When it comes to Vitamin C, many of us are aware of its role in immunity and we often reach for it when we feel a cold or flu coming along. This is because we, as humans, need to consume the vitamin in our diet, as we are not able to produce it ourselves. This is not the case in the horse who, unlike humans, actually possess the enzyme required to produce Vitamin C. Due to the nature of equestrianism the horse may not always be able to produce enough Vitamin C to meet the demands placed upon the body during intense training and exercise.
The enzyme required to convert glucose to the vitamin is called L-gulonolactone oxidase, and the horse can produce this in its liver. Vitamin C, also known as ascorbic acid has many functions in the body.
The most important function of Vitamin C is its involvement in Collagen formation. The vitamin is essential for the formation and maintenance of Collagen, which is a protein, and it is the main component of connective tissue, which is essentially what, holds us together! Collagen is vital for healthy skin, joints and tissues, all of which are put under a lot of stress in the performance horse.
As a water-soluble antioxidant, Vitamin C can help keep the horse healthy in times of stress. As an antioxidant the vitamin works to fight against free radicals by neutralising them and therefore rendering them non-harmful. If antioxidants are unavailable free radicals can build up in the body leading to damage of cells and tissues.
Vitamin C also plays a role in the immune system of the horse. This vitamin helps to enhance how the immune system works by stimulating the formation of antibodies. Antibodies are proteins that are needed for fighting off invading pathogens such as bacteria and viruses. The vitamin also aids in the absorption of iron and copper and can regulate the metabolism of calcium, some amino acids and certain fats, highlighting the need for adequate levels of this vitamin in the horses body.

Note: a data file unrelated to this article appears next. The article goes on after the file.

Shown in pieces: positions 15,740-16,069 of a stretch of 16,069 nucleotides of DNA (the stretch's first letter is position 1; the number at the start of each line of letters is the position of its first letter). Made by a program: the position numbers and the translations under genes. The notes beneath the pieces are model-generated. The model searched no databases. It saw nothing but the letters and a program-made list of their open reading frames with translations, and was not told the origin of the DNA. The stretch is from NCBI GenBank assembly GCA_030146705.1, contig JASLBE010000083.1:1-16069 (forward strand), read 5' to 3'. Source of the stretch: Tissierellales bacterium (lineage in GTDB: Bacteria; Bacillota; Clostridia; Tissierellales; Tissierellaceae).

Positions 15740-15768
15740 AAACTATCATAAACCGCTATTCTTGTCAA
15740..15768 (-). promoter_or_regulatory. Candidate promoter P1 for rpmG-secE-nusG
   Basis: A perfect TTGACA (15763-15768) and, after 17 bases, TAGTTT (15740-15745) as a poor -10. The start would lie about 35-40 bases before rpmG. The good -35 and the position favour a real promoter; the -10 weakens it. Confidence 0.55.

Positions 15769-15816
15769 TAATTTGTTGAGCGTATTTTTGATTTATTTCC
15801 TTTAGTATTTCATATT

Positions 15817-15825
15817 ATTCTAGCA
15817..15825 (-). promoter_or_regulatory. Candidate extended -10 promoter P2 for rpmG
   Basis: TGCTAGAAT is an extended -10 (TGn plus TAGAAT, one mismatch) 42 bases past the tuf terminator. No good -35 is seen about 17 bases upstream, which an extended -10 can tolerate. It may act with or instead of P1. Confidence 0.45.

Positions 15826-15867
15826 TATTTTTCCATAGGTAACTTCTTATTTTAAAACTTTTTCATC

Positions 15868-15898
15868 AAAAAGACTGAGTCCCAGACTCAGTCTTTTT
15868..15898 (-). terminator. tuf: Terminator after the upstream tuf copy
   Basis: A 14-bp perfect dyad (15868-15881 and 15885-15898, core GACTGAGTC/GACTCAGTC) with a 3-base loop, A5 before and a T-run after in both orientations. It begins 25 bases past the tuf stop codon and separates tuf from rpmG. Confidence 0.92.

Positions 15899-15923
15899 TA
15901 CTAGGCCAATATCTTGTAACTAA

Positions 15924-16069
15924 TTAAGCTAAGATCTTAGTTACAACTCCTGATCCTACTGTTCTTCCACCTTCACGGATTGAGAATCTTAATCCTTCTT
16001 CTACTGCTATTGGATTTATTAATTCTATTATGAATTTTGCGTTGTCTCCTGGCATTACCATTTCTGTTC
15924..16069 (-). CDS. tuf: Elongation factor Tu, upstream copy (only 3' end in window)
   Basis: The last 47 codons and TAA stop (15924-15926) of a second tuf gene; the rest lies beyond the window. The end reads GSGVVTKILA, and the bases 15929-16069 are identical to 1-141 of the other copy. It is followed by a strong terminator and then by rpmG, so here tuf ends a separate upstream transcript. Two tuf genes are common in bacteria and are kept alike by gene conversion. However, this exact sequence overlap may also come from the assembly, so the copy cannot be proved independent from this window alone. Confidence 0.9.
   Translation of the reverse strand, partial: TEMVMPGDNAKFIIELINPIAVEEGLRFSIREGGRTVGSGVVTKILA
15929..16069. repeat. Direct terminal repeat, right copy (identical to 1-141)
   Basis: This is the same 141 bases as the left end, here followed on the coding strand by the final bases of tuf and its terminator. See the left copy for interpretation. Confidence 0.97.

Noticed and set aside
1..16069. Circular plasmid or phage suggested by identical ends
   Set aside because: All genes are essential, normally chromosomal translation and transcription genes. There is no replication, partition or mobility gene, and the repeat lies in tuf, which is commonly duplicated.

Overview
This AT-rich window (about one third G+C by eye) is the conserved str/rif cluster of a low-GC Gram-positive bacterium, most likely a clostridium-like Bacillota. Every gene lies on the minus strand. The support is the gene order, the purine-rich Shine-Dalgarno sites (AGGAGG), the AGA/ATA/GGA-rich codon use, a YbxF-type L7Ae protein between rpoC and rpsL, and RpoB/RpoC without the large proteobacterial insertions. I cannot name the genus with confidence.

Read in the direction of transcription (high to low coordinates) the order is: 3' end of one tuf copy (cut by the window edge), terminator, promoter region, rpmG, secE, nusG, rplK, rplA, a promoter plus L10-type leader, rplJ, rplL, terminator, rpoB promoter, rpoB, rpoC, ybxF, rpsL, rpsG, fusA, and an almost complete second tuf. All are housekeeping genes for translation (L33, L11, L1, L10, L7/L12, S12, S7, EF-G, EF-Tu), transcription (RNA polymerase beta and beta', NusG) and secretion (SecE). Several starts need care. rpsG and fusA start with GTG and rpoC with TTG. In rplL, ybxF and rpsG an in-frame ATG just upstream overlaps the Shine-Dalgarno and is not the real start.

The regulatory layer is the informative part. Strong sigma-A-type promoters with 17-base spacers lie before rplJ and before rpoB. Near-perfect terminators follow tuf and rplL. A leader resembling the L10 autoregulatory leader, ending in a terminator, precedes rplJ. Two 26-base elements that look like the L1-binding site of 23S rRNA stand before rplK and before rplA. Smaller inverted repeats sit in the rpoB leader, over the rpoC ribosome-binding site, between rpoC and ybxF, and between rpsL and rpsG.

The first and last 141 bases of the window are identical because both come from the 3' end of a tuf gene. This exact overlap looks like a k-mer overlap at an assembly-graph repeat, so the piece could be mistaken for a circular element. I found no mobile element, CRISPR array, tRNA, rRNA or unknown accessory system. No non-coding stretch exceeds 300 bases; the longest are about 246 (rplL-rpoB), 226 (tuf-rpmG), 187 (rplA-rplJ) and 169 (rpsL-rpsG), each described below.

Even though the horse is capable of making Vitamin C in its body, there are many factors that can lead to its depletion. Healthy horses grazing on fresh forage should get sufficient Vitamin C through their diet. Many horses however do not have the opportunity to graze continuously and are involved in rigorous training programmes, which can be stressful to the immune system.
Factors that influence vitamin status in the horse can include stresses that happen on a regular basis such as stress of competition and performance, stress of transportation and changes in environment. Surgical interventions such as castration and vaccination can reduce tissue levels of Vitamin C and also the disease status of the horse such as infections, viruses and parasitism.
Therefore when it comes to supplementation, although horses are capable of synthesising this vitamin within their body, in times of stress from training or performance, Vitamin C levels may be depleted and supplementation is required to support immune function and to support healthy connective tissue.
Learn more about Plusvital’s 100% source of this vitamin, Vitamin C 100, here.